After breaking camp in the morning, we headed back to Old Man's Cave.  This time we went down into the gorge by the Upper Falls.  By getting there before 8AM, we had very few tourists to contend with and the gorge was the highlight of the trip.  After passing the lower falls, we continued on the Buckeye Trail (Grandma Gatewood Trail) through the gorge and back to Cedar Falls.  By doing the rim trail on day 1 and the gorge trail on day 2, we didn't have to retrace our steps and essentially made this section into a loop - I would highly recommend this route.  There were quite a few active waterfalls dropping into the gorge from the rim because of recent rains and that made the trip even better.  By this time, there was a little bit of activity between Old Man's Cave and Cedar Falls but no traffic jams.

       The trip from Cedar Falls back to Ash Cave is a retread of previously covered trail but there is no way around that unless you want to hike the road.  We saved the Ash Tower Lookout for the return trip.  From our camp back to the Ash Cave parking lot, we hiked another 8 miles and it turned out to be an unexpectedly nice short weekend backpacking trip.  If you are tired of backpacking Zaleski, Shawnee, the Twin Valley Trail, or any other local official backpacking trail, this might be your best bet for local eye candy on a short weekend - I would highly recommend it.

Tuesday, April 7, 2015

5 Knots to Rule the Universe!

Knot making is one of those essential outdoor skills that seems boring and out-of-date, what with all the fancy new nite-ize contraptions and little plastic or aluminum doo-dads that people use these days.  Well, I'm here to tell you that if you know 5 basic knots, you'll be able to rule the universe.  I'm not kidding - you'll be able to rig tarps, guy out tents, make clotheslines, and do just about any other outdoor task requiring knots.  Below, you'll find a fixed hitch, an adjustable hitch, a way to tie two ropes together (bend), a loop, and hitch that acts like a pulley.  What more could a good outdoorsman need?  Don't answer that.  And add a couple of more knots to the list (not listed this time around) and you'll be able to saddle up and DdRT up a tree.  So, in no particular order, here they are:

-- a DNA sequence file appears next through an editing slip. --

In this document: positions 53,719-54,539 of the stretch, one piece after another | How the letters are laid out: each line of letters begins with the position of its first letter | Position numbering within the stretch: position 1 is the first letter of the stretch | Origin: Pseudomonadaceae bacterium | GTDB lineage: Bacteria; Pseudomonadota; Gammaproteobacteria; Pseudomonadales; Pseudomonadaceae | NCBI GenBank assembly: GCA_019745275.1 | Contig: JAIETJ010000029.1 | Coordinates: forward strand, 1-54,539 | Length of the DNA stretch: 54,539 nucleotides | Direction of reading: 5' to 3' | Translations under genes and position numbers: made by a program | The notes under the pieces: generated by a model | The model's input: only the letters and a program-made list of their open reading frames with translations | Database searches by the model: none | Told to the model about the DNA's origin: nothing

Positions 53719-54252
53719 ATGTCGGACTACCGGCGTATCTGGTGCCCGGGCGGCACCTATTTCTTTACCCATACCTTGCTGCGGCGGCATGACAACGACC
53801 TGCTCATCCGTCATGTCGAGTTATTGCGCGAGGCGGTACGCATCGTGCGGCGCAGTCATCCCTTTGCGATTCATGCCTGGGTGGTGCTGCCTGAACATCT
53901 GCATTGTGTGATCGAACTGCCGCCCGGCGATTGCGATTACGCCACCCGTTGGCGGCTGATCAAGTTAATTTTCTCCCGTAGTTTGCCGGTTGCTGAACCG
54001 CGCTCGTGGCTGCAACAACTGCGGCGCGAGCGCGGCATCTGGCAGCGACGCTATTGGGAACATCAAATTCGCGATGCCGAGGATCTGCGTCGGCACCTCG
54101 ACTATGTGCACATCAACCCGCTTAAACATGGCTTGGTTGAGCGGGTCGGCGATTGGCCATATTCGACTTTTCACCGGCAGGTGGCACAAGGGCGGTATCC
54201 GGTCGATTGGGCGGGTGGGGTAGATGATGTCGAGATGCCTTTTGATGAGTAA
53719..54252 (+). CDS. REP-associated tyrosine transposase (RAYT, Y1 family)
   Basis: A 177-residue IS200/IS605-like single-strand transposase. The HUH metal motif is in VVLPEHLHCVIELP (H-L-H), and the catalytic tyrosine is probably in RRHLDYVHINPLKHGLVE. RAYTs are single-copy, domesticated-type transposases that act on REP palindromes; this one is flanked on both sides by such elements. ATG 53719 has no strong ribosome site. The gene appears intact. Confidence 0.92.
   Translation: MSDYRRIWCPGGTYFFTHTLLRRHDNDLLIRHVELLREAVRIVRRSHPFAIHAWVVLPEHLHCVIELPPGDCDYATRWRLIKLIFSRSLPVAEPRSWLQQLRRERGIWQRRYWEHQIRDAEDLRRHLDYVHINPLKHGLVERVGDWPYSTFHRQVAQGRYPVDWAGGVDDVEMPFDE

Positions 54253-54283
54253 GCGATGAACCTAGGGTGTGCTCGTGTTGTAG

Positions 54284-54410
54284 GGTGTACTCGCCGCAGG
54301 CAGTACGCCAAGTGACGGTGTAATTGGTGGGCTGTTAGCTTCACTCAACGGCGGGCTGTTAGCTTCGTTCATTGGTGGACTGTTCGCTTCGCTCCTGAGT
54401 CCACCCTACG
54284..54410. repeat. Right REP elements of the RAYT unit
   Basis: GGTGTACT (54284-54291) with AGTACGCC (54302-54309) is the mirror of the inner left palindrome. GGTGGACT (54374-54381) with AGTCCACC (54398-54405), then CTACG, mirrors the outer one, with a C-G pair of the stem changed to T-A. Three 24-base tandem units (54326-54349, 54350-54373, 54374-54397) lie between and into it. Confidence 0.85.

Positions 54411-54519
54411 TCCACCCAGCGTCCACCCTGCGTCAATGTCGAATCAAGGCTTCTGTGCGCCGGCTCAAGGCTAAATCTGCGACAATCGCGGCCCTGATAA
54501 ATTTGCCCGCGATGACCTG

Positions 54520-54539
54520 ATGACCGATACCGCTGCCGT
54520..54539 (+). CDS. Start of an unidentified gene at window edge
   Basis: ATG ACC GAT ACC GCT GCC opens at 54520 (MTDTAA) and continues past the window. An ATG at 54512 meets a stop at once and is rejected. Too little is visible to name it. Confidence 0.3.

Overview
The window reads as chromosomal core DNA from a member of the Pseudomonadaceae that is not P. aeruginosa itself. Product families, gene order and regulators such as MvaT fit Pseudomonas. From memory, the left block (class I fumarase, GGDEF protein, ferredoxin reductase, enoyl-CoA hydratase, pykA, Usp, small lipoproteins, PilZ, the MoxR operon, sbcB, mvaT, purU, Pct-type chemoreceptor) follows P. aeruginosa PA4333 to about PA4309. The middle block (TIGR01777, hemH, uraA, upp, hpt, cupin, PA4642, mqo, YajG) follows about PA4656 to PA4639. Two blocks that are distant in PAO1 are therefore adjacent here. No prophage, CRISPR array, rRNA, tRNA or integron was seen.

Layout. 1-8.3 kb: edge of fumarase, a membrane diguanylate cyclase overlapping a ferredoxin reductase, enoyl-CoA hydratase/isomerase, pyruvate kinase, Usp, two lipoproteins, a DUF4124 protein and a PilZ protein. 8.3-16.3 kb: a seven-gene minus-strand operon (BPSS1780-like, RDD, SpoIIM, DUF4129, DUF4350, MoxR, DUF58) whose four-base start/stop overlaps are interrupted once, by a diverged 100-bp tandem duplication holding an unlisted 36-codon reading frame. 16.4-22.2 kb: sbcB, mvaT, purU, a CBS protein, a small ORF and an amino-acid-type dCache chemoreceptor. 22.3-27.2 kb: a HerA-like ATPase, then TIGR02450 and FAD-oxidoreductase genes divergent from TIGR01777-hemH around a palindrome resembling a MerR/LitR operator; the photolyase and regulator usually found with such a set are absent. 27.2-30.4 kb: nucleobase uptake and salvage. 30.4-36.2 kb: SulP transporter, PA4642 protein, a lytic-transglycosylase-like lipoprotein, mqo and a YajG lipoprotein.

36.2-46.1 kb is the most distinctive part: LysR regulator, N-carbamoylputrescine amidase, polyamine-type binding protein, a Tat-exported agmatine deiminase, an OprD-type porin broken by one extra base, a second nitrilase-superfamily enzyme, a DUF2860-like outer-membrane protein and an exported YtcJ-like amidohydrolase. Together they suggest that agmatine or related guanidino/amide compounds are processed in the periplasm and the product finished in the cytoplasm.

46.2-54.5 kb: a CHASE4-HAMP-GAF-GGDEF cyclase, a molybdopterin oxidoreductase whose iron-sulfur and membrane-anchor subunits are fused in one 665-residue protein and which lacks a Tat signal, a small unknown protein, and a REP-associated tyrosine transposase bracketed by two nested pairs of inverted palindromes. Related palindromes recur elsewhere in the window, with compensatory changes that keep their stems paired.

1.  Two half hitches on a quick release - holds tight around a tree or post, the harder you pull, the tighter it gets.  You can't adjust it - that's the way it's supposed to be, as a fixed end of a ridgeline for example.  And the icing on the cake is that it is very, very easy to learn.  The quick release part is missing from the diagram below but I'm sure you'll figure that out.

2.  Adjustable Cawley Hitch - I love this hitch.  It's easy to remember and does it's job nicely.  I use this knot just about anytime I need an adjustable line anymore, and its very similar to a prusik loop.  There is an outstanding discussion of this knot in the following link - the discussion of the hitch starts at 1:34 and ends around the 2:50 mark.  Setting up a tarp with a ridgeline

3.  Sheet bend on a quick release - My favorite way to join two ropes.  I use this so often it's completely indispensable.

4.  Bowline - What can I say, if you need a loop, this is your knot.  Period.

5.  Power Cinch Knot - Cliff Jacobson's favorite and mine too.  I use this knot any time I really need to put a bunch of tension on a line, you can really crank on this one.

There you have it.  Now, go out and rule the universe.

Wednesday, January 7, 2015